The only consequence I'm seeing, is the ability to recognize periods from abbreviations.
As stated by gnu.org:
If you want to use just one space between sentences, you can set the
variable sentence-end-double-space to nil to make the sentence
commands stop for single spaces. However, this has a drawback: there
is no way to distinguish between ...
How the function works will depend on your configuration. As a default, Emacs expects two spaces after a sentence. You can change this to one space by setting the variable sentence-end-double-space to nil. Once you've done that, it'll work as you expect.
In my comment I suggested to use highlight-regexp. But meanwhile I discovered that that method does not keep the highlighting correctly updated (it actually should).
So I wrote up a minor mode hlds-mode that does the job.
I assume that with this minor mode the variable sentence-end-double-space becomes obsolete.
You just only hook the minor mode into those ...
Know that you can move forward and backward over sentences using M-e and M-a. And there are other sentence operations. See the Emacs manual, node Sentences.
You can write a command that inserts increasing numbers before sentences. Iterate over the text using function backward-sentence, starting at the end of the buffer. For example:
(defun foo-backward (...
Don't forget the vanilla sentence commands. The main ones out of the box that might be relevant here are transpose-sentences, mark-end-of-sentence, kill-sentence (M-k), and backward-kill-sentence (C-x <backspace>).
Others include: backward-sentence (M-a), forward-sentence (M-e, repunctuate-sentences.
You didn't specify exactly what you want to do. My understanding is:
search for one of ., ! or ? that is followed by a space;
if it is followed by at least two spaces, do nothing;
if it is preceded with "mrs", "mr", etc. or a word of length 1, do nothing;
otherwise, add a single space.
The following should do what you need:
This is not really an answer to the question as stated ("what do I lose if I set sentence-end-double-space to nil"), but rather something like the third way;-). (Also, it is a (partial) copy from a post I've just written on my blog; if this is inappropriate, someone please delete this, but I hope this might be helpful.)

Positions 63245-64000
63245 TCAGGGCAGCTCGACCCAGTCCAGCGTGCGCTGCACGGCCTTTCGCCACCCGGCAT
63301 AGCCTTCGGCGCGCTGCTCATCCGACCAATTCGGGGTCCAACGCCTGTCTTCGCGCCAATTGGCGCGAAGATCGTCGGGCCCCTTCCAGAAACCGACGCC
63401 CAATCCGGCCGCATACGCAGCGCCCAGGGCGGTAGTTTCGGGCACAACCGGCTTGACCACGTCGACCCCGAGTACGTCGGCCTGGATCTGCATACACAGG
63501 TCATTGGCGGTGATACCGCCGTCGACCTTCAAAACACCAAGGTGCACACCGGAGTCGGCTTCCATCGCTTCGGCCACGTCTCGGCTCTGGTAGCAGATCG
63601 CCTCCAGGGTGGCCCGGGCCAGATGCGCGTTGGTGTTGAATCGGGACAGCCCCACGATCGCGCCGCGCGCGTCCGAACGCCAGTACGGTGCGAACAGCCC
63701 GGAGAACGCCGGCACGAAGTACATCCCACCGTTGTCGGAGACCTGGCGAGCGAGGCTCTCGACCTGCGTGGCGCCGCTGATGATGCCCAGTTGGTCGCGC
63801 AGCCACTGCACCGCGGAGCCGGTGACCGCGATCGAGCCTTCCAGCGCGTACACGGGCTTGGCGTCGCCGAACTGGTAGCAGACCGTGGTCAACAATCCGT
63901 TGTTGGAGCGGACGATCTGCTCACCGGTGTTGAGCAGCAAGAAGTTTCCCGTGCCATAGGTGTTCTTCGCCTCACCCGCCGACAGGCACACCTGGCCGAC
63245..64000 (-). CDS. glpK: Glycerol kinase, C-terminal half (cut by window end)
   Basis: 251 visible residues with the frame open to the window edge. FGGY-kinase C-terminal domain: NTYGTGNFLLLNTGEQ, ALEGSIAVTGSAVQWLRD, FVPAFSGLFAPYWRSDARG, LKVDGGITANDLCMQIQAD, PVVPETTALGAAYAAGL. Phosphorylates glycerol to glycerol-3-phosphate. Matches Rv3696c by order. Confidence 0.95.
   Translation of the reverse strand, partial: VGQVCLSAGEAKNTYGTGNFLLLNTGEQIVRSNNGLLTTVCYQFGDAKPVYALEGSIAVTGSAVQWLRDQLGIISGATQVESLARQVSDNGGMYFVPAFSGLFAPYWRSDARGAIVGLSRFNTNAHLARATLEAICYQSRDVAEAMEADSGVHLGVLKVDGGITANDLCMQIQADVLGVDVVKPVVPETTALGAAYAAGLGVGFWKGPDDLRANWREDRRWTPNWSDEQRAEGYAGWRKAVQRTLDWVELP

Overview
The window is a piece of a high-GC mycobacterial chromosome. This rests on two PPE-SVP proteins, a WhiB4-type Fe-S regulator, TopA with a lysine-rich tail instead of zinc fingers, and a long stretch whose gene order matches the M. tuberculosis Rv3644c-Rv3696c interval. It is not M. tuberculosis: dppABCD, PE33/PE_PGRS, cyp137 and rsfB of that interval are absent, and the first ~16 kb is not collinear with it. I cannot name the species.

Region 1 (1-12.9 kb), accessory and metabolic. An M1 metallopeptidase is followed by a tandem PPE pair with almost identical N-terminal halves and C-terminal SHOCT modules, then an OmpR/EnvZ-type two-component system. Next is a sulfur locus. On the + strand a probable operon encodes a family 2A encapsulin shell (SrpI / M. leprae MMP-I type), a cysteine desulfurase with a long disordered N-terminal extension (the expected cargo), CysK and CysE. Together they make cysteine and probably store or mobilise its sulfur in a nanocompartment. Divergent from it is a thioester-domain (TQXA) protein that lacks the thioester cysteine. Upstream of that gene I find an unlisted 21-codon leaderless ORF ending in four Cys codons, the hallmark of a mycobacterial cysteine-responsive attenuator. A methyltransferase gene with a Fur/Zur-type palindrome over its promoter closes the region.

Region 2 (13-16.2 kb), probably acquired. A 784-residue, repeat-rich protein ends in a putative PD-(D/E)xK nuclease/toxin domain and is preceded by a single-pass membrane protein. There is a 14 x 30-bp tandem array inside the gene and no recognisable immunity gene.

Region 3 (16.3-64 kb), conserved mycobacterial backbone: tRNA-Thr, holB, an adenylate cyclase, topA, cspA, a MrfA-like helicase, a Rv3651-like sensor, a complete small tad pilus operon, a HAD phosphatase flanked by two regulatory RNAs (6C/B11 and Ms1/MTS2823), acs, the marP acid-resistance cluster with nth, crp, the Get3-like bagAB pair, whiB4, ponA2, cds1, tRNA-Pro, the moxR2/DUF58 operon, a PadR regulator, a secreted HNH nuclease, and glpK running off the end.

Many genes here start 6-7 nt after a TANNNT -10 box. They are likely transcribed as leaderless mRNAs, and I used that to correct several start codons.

So, basically, why do you want to ...
There is a function for repunctuating sentences, and it's called repunctuate-sentences. It allows you to step through each occurrence of a punctuation character or to change all at once.
If you don't like to use this function for some reason, you could temporarily disable sentence-end-double-space and then use forward-sentence to move by sentences and ...
Here's an attempt at defining a custom kill-sentence-dwim command that will either kill the entire sentence or kill up to the sentence-ending punctuation.
(defun my/forward-to-sentence-end ()
"Move point to just before the end of the current sentence."
(unless (looking-back "[[:alnum:]]")
Command mark-end-of-sentence does what you request. It's not bound to a key by default, but you can bind it to one. C-h f mark-end-of-sentence tells you:
mark-end-of-sentence is an interactive compiled Lisp function in
Put mark at end of sentence. Arg works as in forward-sentence.
If this command ...
Since you don't need actual abbreviations, just call completing-read with your list of sentences. This will let you define the list of sentences however you want. Here's the simplest possible implementation:
(defun db48x/insert-canned-response ()
(let ((lines (with-temp-buffer
The actual problem is that org-mode uses org-forward-paragraph as replacement for forward-paragraph but forward-paragraph is still used in elisp functions.
For an instance forward-sentence directly uses forward-paragraph and org-forward-sentence directly uses forward-sentence.
A hacky solution is to override forward-paragraph with org-forward-paragraph in ...
Flycheck uses checkdoc-current-buffer to implement the emacs-lisp-checkdoc checker which (in general) takes sentence-end-double-space into account. However, the checker itself is implemented by calling an emacs subprocess and only passing along the variables whitelisted in flycheck-emacs-lisp-checkdoc-variables, which doesn't include sentence-end-double-...
A quick-and-dirty (i.e., too simplistic) answer is this:
(defun at-sentence-beginning-p ()
"Return non-nil if at the beginning of a sentence."
It really tests whether point is after a sentence end. There are plenty of cases where it does not do the right thing, including, for example, a sentence enclosed in parens. But ...